Chapter One Suicide bombers are easy to spot. They give out all kinds of tell-tale signs. Mostly because they're nervous. By definition they're all first-timers. Israeli counterintelligence wrote the defensive playbook. They told us what to look for. They used pragmatic observation and psychological insight and came up with a list of behavioral indicators. I learned the list from an Israeli amy captain twenty years ago. He swore by it. Therefore I swore by it too, because at the time I was on three weeks' detached duty mostly about a yard from his shoulder, in Israel itself, in Jerusalem, on the West Bank, in Leb anon, sometimes in Syria, sometimes in Jordan, on buses, in stores, on crowded sidewalks. I kept my eyes moving and my mind running free down the bullet points. Twenty years later I still know the list. And my eyes still move. Pure habit. From another bunch of guys I learned another mantra: Look, don't see, listen, don't hear. The more you engage, the longer you survive. The list is twelve points long if you're looking at a male suspect. Eleven, if you're looking at a woman. The difference is a fresh shave. Male bombers take off their beards. It helps them blend in. Makes them less suspicious. The result is paler skin on the lower half of the face. No recent exposure to the sun. But I wasn't interested in shaves. I was working on the eleven-point list. I was looking at a woman. I was riding the subway, in New York City. The 6 train, the Lexington Avenue local, heading uptown, two o'clock in the morning. I had gotten on at Bleecker Street from the south end of the platform into a car that was empty except for five people. Subway cars feel small and intimate when they're full. When they're empty they feel vast and cavernous and lonely. At night their lights feel hotter and brighter, even though they're the same lights they use in the day. They're all the lights there are. I was sprawled on a two-person bench north of the end doors on the track side of the car. The other five passengers were all south of me on the long bench seats, in profile, side on, far from each other, staring blankly across the width of the car, three on the left and two on the right. The car's number was 7622. I once rode eight stops on the 6 train next to a crazy person who talked about the car we were in with the same kind of enthusiasm that most men reserve for sports or women. Therefore I knew that car number 7622 was an R142A model, the newest on the New York system, built by Kawasaki in Kobe, Japan, shipped over, trucked to the 207th Street yards, craned onto the tracks, towed down to 180th Street and tested. I knew it could run two hundred thousand miles without major attention. I knew its automated announcement system gave instructions in a man's voice and information in a woman's, which was claimed to be a coincidence but was really because the transportation chiefs believed such a division of labor was psychologically compelling. I knew the voices came from Bloomberg TV, but years before Mike became mayor. I knew there were six hundred R142As on the tracks and that each one was a fraction over fifty-one feet long and a little more than eight feet wide. I knew that the no-cab unit like we had been in then and I was in now had been designed to carry a maximum of forty people seated and up to 148 standing. The crazy person had been clear on all that data. I could see for myself that the car's seats were blue plastic, the same shade as a late summer sky or a British Air Force uniform. I could see that its wall panels were molded from graffiti-resistant fiberglass. I could see its twin strips of advertisements running away from me where the wall panels met the roof. I could see small cheerful posters touting television shows and language instruction and easy college degrees and major earning opportunities. I could see a police notice advising me: If you see something, say something. The nearest passenger to me was a Hispanic woman. She was across the car from me, on my left, forward of the first set of doors, all alone on a bench built for eight, well off center. She was small, somewhere between thirty and fifty, and she looked very hot and very tired. She had a well-worn supermarket bag looped over her wrist and she was staring across at the empty place opposite with eyes too weary to be seeing much. Next up was a man on the other side, maybe four feet farther down the car. He was all alone on his own eight-person bench. He could have been from the Balkans, or the Black Sea. Dark hair, lined skin. He was sinewy, worn down by work and weather. He had his feet planted and he was leaning forward with his elbows on his knees. Not asleep, but close to it. Suspended animation, marking time, rocking with the movements of the train. He was about fifty, dressed in clothes far too young for him. Baggy jeans that reached only his calves, and an oversized NBA shirt with a player's name on it that I didn't recognize. Third up was a woman who might have been West African. She was on the left, south of the center doors. Tired, inert, her black skin made dusty and gray by fatigue and the lights. She was wearing a colorful batik dress with a matching square of cloth tied over her hair. Her eyes were closed. I know New York reasonably well. I call myself a citizen of the world and New York the capital of the world, so I can make sense of the city the same way a Brit knows London or a Frenchman knows Paris. I'm familiar but not intimate with its habits. But it was an easy guess that any three people like these already seated on a late-night northbound 6 train south of Bleecker were office cleaners heading home from evening shifts around City Hall, or restaurant service workers from Chinatown or Little Italy. They were probably set for Hunts Point in the Bronx, or maybe all the way up to Pelham Bay, ready for short fitful sleeps before more long days. The fourth and the fifth passengers were different. The fifth was a man. He was maybe my age, wedged at forty-five degrees on the two-person bench diagonally opposite me, all the way across and down the length of the car. He was dressed casually but not cheaply. Chinos, and a golf shirt. He was awake. His eyes were fixed somewhere in front of him. Their focus changed and narrowed constantly, like he was alert and speculating. They reminded me of a ballplayer's eyes. They had a certain canny, calculating shrewdness in them. But it was passenger number four that I was looking at. If you see something, say something. She was seated on the right side of the car, all alone on the farther eight-person bench, across from and about halfway between the exhausted West African woman and the guy with the ball player's eyes. She was white and probably in her forties. She was plain. She had black hair, neatly but unstylishly cut and too uniformly dark to be natural. She was dressed all in black. I could see her fairly well. The guy nearest to me on the right was still sitting forward and the V-shaped void between his bent back and the wall of the car made my line of sight uninterrupted except for a forest of stainless-steel grab bars. Not a perfect view, but good enough to ring every bell on the eleven-point list. The bullet headings lit up like cherries on a Vegas machine. According to Israeli counterintelligence I was looking at a suicide bomber. Chapter Two I dismissed the thought immediately. Not because of racial profiling. White women are as capable of craziness as anyone else. I dismissed the thought because of tactical implausibility. The timing was wrong. The New York subway would make a fine target for a suicide bombing. The 6 train would be as good as any other and better than most. It stops under Grand Central Terminal. Eight in the morning, six at night, a crowded car, forty seated, 148 standing, wait until the doors open on packed platforms, push the button. A hundred dead, a couple of hundred grievously injured, panic, infrastructure damage, possibly fire, a major transportation hub shut down for days or weeks and maybe never really trusted again. A significant score, for people whose heads work in ways we can't quite understand. But not at two o'clock in the morning. Not in a car holding just six people. Not when Grand Central's subway platforms would hold only drifting trash and empty cups and a couple of old homeless guys on benches. The train stopped at Astor Place. The doors hissed open. No one got on. No one got off. The doors thumped shut again and the motors whined and the train moved on. The bullet points stayed lit up. The first was the obvious no-brainer: inappropriate clothing. By now explosive belts are as evolved as baseball gloves. Take a three-foot by two-foot sheet of heavy canvas, fold once longitudinally, and you have a continuous pocket a foot deep. Wrap the pocket around the bomber, and sew it together in back. Zippers or snaps can lead to second thoughts. Insert a stockade of dynamite sticks into the pocket all the way around, wire them up, pack nails or ball bearings into the voids, sew the top seam shut, add crude shoulder straps to take the weight. Altogether effective, but altogether bulky. The only practical concealment, an oversized garment like a padded winter parka. Never appropriate in the Middle East, and plausible in New York maybe three months in twelve. But this was September, and it was as hot as summer, and ten degrees hotter underground. I was wearing a T-shirt. Passenger number four was wearing a North Face down jacket, black, puffy, shiny, a little too large and zipped to her chin. If you see something, say something. I took a pass on the second of the eleven points. Not immediately applicable. The second point is: a robotic walk. Significant at a checkpoint or in a crowded marketplace or outside a church or a mosque, but not relevant with a seated suspect on public transportation. Bombers walk robotically not because they're overcome with ecstasy at the thought of imminent martyrdom, but because they're carrying forty extra pounds of unaccustomed weight, which is biting into their shoulders through crude suspender straps, and because they're drugged. Martyrdom's appeal goes only so far. Most bombers are browbeaten simpletons with a slug of raw opium paste held between gum and cheek. We know this because dynamite belts explode with a characteristic doughnut-shaped pressure wave that rolls up the torso in a fraction of a nanosecond and lifts the head clean off the shoulders. The human head isn't bolted on. It just rests there by gravity, somewhat tied down by skin and muscles and tendons and ligaments, but those insubstantial biological anchors don't do much against the force of a violent chemical explosion. My Israeli mentor told me the easiest way to determine that an open-air attack was caused by a suicide bomber rather than by a car bomb or a package bomb is to search on an eighty-or-ninety-foot radius and look for a severed human head, which is likely to be strangely intact and undamaged, even down to the opium plug in the cheek.   The train stopped at Union Square. No one got on. No one got off. Hot air billowed in from the platform and fought the interior air conditioning. Then the doors closed again and the train moved on. Points three through six are variations on a subjective theme: irritability, sweating, tics, and nervous behavior. Although in my opinion sweating is as likely to be caused by physical overheating as by nerves. The inappropriate clothing, and the dynamite. Dynamite is wood pulp soaked with nitroglycerine and molded into baton-sized sticks. Wood pulp is a good thermal insulator. So sweating comes with the territory. But the irritability and the tics and the nervous behavior are valuable indicators. These people are in the last weird moments of their lives, anxious, scared of pain, woozy with narcotics. They are irrational by definition. Believing or half-believing or not really believing at all in paradise and rivers of milk and honey and lush pastures and virgins, driven by ideological pressures or by the expectations of their peers and their families, suddenly in too deep and unable to back out. Brave talk in clandestine meetings is one thing. Action is another. Hence suppressed panic, with all its visible signs. Passenger number four was showing them all. She looked exactly like a woman heading for the end of her life, as surely and certainly as the train was heading for the end of the line. Therefore point seven: breathing. She was panting, low and controlled. In, out, in, out. Like a technique to conquer the pain of childbirth, or like the result of a ghastly shock, or like a last desperate barrier against screaming with dread and fear and terror. In, out, in, out. Point eight: suicide bombers about to go into action stare rigidly ahead. No one knows why, but video evidence and surviving eyewitnesses have been entirely consistent in their reports. Bombers stare straight ahead. Perhaps they have screwed their commitment up to the sticking point and fear intervention. Perhaps like dogs and children they feel that if they're not seeing anyone, then no one is seeing them. Perhaps a last shred of conscience means they can't look at the people they're about to destroy. No one knows why, but they all do it. Passenger number four was doing it. That was for sure. She was staring across at the blank window opposite so hard she was almost burning a hole in the glass. Points one through eight, check. I shifted my weight forward in my seat. Then I stopped. The idea was tactically absurd. The time was wrong. Then I looked again. And moved again. Because points nine, ten, and eleven were all present and correct too, and they were the most important points of all. Excerpted from Gone Tomorrow: A Reacher Novel by Lee Child All rights reserved by the original copyright owners. Excerpts are provided for display purposes only and may not be reproduced, reprinted or distributed without the written permission of the publisher.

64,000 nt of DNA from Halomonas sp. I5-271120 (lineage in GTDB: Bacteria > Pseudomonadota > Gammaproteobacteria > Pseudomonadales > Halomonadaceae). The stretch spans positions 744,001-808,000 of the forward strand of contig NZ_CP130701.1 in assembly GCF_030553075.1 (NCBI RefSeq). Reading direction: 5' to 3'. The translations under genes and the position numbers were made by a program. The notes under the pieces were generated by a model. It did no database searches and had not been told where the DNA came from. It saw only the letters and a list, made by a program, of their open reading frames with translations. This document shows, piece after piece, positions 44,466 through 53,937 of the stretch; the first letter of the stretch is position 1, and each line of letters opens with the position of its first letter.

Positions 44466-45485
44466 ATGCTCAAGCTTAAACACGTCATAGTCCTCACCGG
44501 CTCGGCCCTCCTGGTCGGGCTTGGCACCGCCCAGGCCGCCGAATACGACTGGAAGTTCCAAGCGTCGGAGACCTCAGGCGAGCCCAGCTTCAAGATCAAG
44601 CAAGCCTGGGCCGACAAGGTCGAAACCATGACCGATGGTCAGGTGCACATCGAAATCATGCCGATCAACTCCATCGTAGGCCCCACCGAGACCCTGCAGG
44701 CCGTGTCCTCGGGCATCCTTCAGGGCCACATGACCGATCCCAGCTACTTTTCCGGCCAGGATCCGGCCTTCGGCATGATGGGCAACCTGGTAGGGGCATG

Reviews provided by Syndetics